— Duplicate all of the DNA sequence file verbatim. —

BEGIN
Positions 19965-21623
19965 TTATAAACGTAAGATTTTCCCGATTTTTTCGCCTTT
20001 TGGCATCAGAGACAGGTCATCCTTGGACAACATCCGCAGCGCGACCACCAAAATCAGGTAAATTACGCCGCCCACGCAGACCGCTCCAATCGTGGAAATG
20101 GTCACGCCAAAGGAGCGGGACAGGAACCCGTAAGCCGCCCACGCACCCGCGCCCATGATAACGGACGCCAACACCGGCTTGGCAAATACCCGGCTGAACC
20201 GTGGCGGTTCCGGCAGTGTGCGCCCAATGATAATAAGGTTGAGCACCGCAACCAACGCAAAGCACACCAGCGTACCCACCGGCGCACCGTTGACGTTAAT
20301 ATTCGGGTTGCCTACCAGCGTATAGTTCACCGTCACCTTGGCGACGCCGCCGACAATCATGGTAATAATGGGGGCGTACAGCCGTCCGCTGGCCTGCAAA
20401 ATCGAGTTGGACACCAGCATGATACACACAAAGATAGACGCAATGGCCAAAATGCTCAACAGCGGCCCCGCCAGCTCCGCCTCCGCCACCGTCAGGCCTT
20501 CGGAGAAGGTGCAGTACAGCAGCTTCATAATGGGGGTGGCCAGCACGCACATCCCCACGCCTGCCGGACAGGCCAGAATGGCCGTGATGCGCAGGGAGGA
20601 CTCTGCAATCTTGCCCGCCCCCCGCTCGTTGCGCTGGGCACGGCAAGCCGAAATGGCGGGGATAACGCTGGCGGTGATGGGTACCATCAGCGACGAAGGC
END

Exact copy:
Positions 19965-21623
19965 TTATAAACGTAAGATTTTCCCGATTTTTTCGCCTTT
20001 TGGCATCAGAGACAGGTCATCCTTGGACAACATCCGCAGCGCGACCACCAAAATCAGGTAAATTACGCCGCCCACGCAGACCGCTCCAATCGTGGAAATG
20101 GTCACGCCAAAGGAGCGGGACAGGAACCCGTAAGCCGCCCACGCACCCGCGCCCATGATAACGGACGCCAACACCGGCTTGGCAAATACCCGGCTGAACC
20201 GTGGCGGTTCCGGCAGTGTGCGCCCAATGATAATAAGGTTGAGCACCGCAACCAACGCAAAGCACACCAGCGTACCCACCGGCGCACCGTTGACGTTAAT
20301 ATTCGGGTTGCCTACCAGCGTATAGTTCACCGTCACCTTGGCGACGCCGCCGACAATCATGGTAATAATGGGGGCGTACAGCCGTCCGCTGGCCTGCAAA
20401 ATCGAGTTGGACACCAGCATGATACACACAAAGATAGACGCAATGGCCAAAATGCTCAACAGCGGCCCCGCCAGCTCCGCCTCCGCCACCGTCAGGCCTT
20501 CGGAGAAGGTGCAGTACAGCAGCTTCATAATGGGGGTGGCCAGCACGCACATCCCCACGCCTGCCGGACAGGCCAGAATGGCCGTGATGCGCAGGGAGGA
20601 CTCTGCAATCTTGCCCGCCCCCCGCTCGTTGCGCTGGGCACGGCAAGCCGAAATGGCGGGGATAACGCTGGCGGTGATGGGTACCATCAGCGACGAAGGC